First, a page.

In this study, we showed that watershed classification helps identify spatial patterns of informative parameters at a reduced cost. Hence, it reduces the cost of performing sensitivity analysis at the same scale of large-scale land surface models. In our case, watershed classification based on climatic attributes (snow index and aridity index) and percentage of glacier area was sufficient to transfer parameter sensitivity between basins of similar attributes. However, incorporating vegetation class cover significantly improved the identification of sensitive parameters for snow water equivalent. The results show that two donor basins per cluster are sufficient to identify sensitive parameters. These results imply that the cost of running a sensitivity analysis over a large domain encompassing N clusters of basins would be reduced to the cost of running 2N sensitivity analyses. The information gained can then be extrapolated to a large domain based on subwatershed membership to the N clusters. Thus, candidate parameters for model calibration can be identified at a substantially reduced computational cost as compared to running a large-domain sensitivity analysis. For example, climatic-based classification of the 158 basins that covers the entire domain results in four watershed clusters (see Fig. 11) as follows. Cluster no. 1 consists of glaciered basins along the Coast Mountains and the Rocky Mountains. Cluster no. 2 groups dry basins located in the interior and southern Columbia, eastern Peace and upper Fraser basins. Cluster no. 3 contains snow-dominated basins in the northern Peace River basin and the eastern Columbia River basin, whereas Cluster no. 4 contains rainfall-dominated basins in the western Columbia River basin. These clusters are consistent with the clusters obtained by classifying the 25 basins (except for Cluster no. 4) because the sample of the studied basins does not include any rainfall-dominated basins. Hence, the cost of performing a sensitivity analysis across the 158 basins is reduced to the cost of evaluating parameter sensitivity over eight basins (i.e., two basins for each basin cluster).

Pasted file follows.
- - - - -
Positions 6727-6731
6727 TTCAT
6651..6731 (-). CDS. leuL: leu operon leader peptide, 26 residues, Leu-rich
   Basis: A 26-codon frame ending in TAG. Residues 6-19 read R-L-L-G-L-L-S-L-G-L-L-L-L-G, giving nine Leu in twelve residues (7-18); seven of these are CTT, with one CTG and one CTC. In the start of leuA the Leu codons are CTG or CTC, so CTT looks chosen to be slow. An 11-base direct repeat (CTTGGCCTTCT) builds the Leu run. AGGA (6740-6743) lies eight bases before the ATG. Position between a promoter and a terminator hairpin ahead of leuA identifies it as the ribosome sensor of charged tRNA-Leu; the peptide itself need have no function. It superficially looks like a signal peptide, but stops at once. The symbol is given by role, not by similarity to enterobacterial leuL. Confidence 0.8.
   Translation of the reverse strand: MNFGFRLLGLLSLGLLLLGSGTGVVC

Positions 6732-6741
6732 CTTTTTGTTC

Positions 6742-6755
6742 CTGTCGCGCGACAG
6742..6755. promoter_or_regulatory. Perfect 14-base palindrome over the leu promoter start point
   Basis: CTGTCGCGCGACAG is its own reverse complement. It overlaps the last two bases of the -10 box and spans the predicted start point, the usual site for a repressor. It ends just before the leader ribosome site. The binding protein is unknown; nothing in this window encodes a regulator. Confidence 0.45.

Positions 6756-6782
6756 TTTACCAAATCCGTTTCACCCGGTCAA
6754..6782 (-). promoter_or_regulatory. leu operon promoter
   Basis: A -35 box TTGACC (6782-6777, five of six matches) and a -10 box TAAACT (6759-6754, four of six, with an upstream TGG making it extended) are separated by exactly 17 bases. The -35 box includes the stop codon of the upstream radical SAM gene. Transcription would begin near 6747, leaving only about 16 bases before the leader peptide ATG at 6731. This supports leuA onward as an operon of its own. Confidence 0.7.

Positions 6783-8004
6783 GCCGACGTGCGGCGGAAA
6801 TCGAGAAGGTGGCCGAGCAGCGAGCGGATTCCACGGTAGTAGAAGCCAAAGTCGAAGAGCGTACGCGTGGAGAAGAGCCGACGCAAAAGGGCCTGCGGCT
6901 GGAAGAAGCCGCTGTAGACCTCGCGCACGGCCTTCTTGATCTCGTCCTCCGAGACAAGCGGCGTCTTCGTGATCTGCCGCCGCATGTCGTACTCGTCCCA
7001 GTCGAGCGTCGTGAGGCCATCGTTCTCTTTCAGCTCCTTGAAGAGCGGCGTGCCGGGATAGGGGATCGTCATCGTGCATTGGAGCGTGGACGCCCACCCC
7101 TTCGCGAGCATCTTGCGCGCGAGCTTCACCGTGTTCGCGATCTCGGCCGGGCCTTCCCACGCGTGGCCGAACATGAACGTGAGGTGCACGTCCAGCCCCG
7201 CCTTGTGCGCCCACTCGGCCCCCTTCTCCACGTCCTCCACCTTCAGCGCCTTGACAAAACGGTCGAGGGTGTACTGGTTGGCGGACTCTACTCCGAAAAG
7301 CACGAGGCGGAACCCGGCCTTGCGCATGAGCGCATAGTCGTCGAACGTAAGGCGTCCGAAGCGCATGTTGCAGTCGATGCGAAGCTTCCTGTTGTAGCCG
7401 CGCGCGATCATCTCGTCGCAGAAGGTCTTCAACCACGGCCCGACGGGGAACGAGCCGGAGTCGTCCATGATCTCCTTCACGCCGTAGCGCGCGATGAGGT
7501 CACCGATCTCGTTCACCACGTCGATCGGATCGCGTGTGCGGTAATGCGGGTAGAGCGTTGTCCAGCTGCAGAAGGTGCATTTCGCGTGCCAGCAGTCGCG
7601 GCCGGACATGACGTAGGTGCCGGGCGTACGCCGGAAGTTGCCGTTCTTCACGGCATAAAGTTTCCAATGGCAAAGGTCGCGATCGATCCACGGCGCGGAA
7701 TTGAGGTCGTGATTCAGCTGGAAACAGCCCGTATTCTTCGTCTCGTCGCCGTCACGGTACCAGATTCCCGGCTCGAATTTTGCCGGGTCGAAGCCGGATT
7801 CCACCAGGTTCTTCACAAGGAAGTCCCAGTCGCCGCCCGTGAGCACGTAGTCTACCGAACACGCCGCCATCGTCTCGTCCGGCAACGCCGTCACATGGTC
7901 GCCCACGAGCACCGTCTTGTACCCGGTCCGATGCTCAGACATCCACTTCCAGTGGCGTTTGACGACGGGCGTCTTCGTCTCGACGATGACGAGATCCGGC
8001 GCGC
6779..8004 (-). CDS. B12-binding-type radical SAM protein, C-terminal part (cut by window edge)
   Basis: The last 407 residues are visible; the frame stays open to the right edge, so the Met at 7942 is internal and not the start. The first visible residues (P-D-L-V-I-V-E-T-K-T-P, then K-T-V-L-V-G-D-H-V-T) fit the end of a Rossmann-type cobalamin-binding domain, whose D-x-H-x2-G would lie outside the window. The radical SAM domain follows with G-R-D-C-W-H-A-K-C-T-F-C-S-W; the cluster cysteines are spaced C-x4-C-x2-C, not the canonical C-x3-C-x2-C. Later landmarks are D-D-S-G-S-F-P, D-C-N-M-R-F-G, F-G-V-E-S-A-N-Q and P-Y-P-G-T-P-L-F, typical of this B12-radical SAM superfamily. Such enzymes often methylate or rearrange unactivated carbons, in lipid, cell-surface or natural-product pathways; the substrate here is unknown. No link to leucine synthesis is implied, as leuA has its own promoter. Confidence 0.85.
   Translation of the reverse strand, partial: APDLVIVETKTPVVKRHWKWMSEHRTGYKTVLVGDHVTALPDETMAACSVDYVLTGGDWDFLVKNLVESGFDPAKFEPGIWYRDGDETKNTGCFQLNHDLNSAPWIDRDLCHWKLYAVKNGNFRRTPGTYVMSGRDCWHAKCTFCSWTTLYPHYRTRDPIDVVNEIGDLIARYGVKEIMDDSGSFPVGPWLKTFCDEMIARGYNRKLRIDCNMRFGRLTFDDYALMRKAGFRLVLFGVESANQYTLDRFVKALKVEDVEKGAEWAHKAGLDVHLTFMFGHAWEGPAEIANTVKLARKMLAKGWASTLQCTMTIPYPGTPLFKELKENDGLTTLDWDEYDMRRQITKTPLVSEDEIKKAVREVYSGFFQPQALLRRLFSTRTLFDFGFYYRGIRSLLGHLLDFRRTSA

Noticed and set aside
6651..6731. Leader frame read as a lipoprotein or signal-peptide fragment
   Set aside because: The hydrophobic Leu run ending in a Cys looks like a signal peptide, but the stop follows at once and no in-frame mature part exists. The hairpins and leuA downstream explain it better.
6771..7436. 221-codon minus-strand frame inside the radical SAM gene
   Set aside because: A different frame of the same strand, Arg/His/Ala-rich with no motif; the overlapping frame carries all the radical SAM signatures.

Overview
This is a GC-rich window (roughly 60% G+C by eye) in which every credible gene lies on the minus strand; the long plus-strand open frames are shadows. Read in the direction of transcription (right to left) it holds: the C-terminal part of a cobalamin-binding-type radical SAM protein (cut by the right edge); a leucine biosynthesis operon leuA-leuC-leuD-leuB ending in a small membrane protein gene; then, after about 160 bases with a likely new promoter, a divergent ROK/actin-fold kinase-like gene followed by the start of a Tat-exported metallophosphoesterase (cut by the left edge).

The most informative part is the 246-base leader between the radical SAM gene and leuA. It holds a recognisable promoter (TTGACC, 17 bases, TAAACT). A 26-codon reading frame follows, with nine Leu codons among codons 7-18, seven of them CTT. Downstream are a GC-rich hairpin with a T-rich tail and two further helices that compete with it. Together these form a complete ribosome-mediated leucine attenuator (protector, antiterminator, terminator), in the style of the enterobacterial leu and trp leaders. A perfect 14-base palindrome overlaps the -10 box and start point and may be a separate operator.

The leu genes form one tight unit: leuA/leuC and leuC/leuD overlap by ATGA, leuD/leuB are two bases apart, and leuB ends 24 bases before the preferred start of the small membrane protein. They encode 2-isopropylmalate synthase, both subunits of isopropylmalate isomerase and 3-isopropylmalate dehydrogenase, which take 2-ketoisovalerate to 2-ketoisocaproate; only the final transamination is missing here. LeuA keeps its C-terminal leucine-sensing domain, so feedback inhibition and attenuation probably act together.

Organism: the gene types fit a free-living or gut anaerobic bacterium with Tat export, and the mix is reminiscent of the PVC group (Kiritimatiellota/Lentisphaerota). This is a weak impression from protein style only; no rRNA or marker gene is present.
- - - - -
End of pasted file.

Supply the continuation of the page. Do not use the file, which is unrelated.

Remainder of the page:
Figure 11Climatic-based classification of the 158 subbasins of the Peace River, Fraser River and Columbia River basins.

Figure 12Informative parameters (blue) for at least one of simulated streamflow, evapotranspiration and snow water equivalent. A basin ID description is provided in Table 1.